Google Open Sources Draco 3D Compression Library

Google Open Sources Draco 3D Compression Library

spend a lot of timenew ways to compress data

As Google’s Open Source blog explains, 3D data is becoming more and more commonplace — and not just for entertainment. Point-clouds and other such structures for storing information are everywhere, yet no one has really come up with a way of compressing it specifically. Instead, general purpose algorithms such as Deflate (used for ZIP) or LZMA (7z) are used.

This is where Draco steps in. Designed by the Chrome Media team, the library promises to significantly speed up the encoding, transmission and decoding of 3D data. The primary focus is for browsers, but there’s nothing stopping anyone from utilising it for their own, non-web purposes as Google provides both JavaScript and C++ versions of the software.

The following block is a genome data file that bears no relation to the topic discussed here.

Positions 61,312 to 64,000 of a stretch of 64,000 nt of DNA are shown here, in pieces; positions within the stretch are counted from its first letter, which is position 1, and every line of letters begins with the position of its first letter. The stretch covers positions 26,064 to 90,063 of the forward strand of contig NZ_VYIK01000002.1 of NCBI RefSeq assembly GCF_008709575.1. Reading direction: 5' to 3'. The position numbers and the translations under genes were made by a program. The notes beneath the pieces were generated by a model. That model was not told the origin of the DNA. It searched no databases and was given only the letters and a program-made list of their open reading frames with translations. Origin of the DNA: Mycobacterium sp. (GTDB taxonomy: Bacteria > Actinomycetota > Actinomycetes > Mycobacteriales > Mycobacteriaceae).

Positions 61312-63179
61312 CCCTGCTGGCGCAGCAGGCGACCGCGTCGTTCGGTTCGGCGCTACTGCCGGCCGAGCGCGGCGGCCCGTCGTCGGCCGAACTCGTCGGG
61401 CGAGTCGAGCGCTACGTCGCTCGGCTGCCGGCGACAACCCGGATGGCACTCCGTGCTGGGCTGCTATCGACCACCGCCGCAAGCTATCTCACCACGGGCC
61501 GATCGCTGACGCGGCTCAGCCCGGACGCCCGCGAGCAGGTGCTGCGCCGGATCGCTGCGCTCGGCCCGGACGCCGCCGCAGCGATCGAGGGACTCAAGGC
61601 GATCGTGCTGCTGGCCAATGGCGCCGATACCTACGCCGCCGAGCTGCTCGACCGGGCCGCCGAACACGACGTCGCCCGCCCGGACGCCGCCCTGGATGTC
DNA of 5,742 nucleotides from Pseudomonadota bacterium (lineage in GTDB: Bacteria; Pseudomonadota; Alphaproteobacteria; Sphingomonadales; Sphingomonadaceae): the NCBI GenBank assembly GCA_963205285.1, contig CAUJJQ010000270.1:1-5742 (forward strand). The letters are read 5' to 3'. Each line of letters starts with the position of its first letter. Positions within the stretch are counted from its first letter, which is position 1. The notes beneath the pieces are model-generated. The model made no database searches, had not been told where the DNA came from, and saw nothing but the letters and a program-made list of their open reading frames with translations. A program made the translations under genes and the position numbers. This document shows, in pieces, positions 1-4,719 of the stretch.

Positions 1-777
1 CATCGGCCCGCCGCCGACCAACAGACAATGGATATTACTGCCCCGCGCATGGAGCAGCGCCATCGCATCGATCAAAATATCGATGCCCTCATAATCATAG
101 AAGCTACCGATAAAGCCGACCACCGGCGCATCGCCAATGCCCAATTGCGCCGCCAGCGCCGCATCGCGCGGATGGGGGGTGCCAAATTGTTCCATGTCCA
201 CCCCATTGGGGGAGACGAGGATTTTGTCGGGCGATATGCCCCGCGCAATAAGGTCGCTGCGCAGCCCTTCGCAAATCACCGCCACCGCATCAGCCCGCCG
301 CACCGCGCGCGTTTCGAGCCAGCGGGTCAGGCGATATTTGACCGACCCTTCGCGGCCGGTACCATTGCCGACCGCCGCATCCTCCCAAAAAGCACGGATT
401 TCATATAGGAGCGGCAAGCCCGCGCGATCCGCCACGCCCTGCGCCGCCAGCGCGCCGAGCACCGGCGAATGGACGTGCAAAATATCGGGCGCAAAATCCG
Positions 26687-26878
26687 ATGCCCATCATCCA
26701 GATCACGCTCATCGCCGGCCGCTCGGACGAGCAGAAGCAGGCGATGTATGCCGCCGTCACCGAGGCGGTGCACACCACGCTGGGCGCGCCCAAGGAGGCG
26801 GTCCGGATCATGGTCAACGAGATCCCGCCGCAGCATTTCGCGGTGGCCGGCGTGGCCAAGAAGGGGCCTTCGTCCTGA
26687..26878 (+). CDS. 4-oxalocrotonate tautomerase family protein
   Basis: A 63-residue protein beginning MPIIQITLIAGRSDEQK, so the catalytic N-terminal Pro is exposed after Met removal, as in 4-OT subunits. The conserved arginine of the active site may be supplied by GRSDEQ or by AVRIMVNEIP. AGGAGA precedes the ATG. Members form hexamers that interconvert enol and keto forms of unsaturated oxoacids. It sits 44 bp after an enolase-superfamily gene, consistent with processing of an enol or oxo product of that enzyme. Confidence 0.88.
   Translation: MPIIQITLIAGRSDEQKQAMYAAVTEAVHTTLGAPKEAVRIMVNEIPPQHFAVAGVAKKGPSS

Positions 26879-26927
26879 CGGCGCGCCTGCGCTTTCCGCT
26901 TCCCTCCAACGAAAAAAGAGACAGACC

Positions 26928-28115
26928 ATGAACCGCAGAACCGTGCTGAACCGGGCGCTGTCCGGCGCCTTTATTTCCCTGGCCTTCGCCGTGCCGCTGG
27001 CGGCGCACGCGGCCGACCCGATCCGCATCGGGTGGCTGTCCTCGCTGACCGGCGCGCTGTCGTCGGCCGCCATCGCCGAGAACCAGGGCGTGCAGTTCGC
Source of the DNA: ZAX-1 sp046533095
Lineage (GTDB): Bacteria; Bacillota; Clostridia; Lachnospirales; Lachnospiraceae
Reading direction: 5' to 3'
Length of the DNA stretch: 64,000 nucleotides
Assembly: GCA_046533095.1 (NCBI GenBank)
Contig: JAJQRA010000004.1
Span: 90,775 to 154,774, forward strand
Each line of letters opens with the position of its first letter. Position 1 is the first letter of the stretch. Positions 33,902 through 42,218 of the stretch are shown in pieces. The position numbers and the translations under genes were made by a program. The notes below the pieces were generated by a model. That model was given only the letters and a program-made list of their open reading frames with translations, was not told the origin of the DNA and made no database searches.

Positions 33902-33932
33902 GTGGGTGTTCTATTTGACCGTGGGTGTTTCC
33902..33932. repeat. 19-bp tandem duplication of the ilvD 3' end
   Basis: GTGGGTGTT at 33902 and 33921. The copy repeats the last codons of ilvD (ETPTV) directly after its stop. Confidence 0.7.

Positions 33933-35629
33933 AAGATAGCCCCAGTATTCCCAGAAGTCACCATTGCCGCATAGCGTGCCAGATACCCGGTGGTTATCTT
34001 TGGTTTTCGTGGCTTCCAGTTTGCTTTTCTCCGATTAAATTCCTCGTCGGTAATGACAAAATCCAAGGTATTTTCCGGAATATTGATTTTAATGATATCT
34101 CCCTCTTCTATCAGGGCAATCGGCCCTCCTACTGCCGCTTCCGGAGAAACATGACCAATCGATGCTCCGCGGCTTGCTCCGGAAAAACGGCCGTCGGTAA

The algorithm supports both lossy and lossless modes: think JPEG versus PNG. While the latter is fine for games and VR, where a tiny quality compromise is unnoticeable, you don’t want to lose anything with scientific point-cloud data.

Sure, Draco isn’t as exciting as a new GPU architecture or wafer-thin AMOLED, but it could very well become the backbone of online-powered 3D in the future.

Introducing Draco: compression for 3D graphics [Google Open Source Blog]

Originally published on Gizmodo Australia.

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